AU Loses Oldest Living Basketball Player

Redondo Beach, Calif.--Frank H. DuBose, who was Auburn's oldest living basketball player at 100 years of age, died Jan. 29th following a brief illness.

A star player for Auburn in the late 1920s who also played football, he is considered one of the top players of the pre World War II of Auburn basketball.

The family will be bringing back his ashes to Auburn April 22 to be laid to rest next to his wife, Caroline, and son, Chip, at a graveside service in Pine Hill Cemetary.

DuBose was born March 10, 1905, in Tuskegee, Ala., and grew up in Macon, Ga., and played basketball at Auburn University from 1927-29 where he was an All-Southern Conference center and earned his degree in 1929. He was inducted into the Auburn Basketball Hall of Honor in 1986 and was honored again this year as the school celebrates its Basketball Centennial.

DuBose was a high school teacher and coach until called to duty in the U.S. Army in April 1941. He served in the U.S. and Korea, leaving active duty in 1948, as a Lt. Colonel. He resumed his teaching career in the South Bay in the Industrial Arts Departments of Redondo Union High and Mira Costa and helped open Aviation High. He retired in 1970.

DuBose was an active member of the First United Methodist Church in Redondo for 57 years. He married his college sweetheart, Caroline Drake, and they celebrated 72 years of marriage before her death in 1998. A bench on the Strand in Manhattan Beach at 17th Street celebrates their 70th wedding anniversary.

Frank DuBose is shown last year at his home in California.

He is survived by two daughters, Frances Johnson and Polly Pitsker, and a son, Frank H. DuBose Jr. and was preceded in death by a son, Edwin (Chip) DuBose. There are 10 grandchildren and 10 great grandchildren, who with spouses and other family and friends all gathered last March for a gala 100th birthday party.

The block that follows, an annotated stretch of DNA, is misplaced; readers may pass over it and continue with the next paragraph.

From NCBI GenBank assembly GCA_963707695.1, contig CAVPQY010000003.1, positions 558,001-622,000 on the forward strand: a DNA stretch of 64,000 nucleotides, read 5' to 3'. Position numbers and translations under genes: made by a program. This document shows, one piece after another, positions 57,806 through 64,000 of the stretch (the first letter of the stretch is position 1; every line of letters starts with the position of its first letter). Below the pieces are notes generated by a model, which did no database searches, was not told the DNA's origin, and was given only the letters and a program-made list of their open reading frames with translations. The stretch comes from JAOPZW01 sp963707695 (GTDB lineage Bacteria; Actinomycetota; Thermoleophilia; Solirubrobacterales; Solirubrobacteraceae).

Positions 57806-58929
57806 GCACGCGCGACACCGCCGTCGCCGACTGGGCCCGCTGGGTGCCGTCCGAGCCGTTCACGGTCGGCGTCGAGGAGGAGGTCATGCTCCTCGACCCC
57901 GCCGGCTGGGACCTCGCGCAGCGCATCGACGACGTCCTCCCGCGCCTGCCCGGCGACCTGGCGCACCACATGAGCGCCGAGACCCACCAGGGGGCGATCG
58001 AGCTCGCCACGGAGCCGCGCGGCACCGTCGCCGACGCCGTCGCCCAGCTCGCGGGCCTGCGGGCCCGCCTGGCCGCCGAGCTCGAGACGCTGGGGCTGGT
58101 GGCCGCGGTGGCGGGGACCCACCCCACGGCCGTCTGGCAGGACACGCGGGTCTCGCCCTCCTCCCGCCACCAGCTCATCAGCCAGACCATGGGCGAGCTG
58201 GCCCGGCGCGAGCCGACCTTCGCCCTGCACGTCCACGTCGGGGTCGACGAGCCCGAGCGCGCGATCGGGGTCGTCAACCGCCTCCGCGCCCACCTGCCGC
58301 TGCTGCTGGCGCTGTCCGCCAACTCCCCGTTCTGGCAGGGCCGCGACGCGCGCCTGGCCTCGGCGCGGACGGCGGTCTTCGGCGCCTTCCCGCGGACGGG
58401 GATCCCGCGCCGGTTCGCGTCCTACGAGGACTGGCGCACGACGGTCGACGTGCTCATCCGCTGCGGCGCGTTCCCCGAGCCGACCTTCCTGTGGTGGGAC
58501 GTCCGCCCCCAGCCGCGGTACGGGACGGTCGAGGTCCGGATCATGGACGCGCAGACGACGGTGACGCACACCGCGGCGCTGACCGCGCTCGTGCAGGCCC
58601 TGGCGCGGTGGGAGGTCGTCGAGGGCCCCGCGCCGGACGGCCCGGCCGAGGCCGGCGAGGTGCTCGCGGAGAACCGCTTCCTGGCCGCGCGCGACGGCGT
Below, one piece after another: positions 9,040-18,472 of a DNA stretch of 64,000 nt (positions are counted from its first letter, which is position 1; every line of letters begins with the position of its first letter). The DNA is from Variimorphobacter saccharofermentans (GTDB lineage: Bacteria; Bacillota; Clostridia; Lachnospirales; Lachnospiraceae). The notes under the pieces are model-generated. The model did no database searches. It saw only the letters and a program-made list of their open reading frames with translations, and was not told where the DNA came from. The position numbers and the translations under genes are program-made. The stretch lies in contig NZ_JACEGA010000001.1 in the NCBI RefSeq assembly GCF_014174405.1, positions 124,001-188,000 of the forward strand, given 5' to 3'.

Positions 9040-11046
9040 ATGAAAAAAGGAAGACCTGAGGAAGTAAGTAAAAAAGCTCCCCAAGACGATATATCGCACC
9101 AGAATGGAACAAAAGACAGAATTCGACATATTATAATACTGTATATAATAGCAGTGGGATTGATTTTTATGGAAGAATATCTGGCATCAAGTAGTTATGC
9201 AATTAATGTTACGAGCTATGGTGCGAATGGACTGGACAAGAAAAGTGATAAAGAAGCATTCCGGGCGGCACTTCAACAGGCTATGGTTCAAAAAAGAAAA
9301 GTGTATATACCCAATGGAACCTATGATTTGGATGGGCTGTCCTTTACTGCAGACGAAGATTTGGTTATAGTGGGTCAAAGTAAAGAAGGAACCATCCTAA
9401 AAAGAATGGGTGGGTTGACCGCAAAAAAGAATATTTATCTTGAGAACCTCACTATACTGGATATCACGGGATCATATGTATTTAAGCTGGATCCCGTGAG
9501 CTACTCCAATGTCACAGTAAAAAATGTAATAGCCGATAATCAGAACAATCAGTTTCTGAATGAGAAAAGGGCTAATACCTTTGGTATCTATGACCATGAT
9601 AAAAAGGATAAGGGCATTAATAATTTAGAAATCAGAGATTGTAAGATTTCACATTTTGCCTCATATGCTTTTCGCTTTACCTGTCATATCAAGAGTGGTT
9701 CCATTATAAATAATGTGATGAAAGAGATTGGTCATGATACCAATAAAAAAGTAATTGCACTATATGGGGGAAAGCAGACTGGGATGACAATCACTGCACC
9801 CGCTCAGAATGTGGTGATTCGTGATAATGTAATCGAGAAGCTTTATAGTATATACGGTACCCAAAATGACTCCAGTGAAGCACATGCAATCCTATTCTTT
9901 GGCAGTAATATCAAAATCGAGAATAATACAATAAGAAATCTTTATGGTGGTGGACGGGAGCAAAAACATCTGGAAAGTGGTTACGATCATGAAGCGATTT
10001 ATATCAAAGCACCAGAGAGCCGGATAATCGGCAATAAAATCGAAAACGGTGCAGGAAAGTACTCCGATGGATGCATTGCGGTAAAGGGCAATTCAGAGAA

Friends are invited to a memorial service March 12, 2006, at 3 pm at the First United Methodist Church, 243 South Broadway, Redondo Beach, CA 90277. In lieu of flowers, the family asks donations to be made to The First United Methodist Church of Redondo Beach.

It was quite unusual for a student in those days to have been married while in college (July 19 after his freshman year). DuBose was a little older than his soon-to-be wife, an Auburn native who was among the few women in school. As he said, he had lots of competition. He was on his own financially, though helped by some scholarship money. He worked hard and long for the power company located under Langdon Hall that served both campus and town.

DuBose climbed poles, read meters, did repairs and turned off the campus and town lights at midnight. He also supervised the pool for Coach Wilbur Hutsell in the summer. Along with that, he played football and basketball and captained the basketball team as a senior in 1929. He served as a cadet commander of the ROTC, was class president and student superintendent of the Methodist Sunday School. He was also a member of Spades and Sigma Nu.

DuBose and his future wife met at the basketball gym where she played for the Auburn women's team. Caroline Drake DuBose was named one of 100 Distinguished Women Graduates of Auburn. The current Alumni Center is built over her family home and her uncle was the long-time college physician for whom the old infirmary was named. She was also related to the Samfords and was named for William Samford's wife, Caroline Elizabeth.

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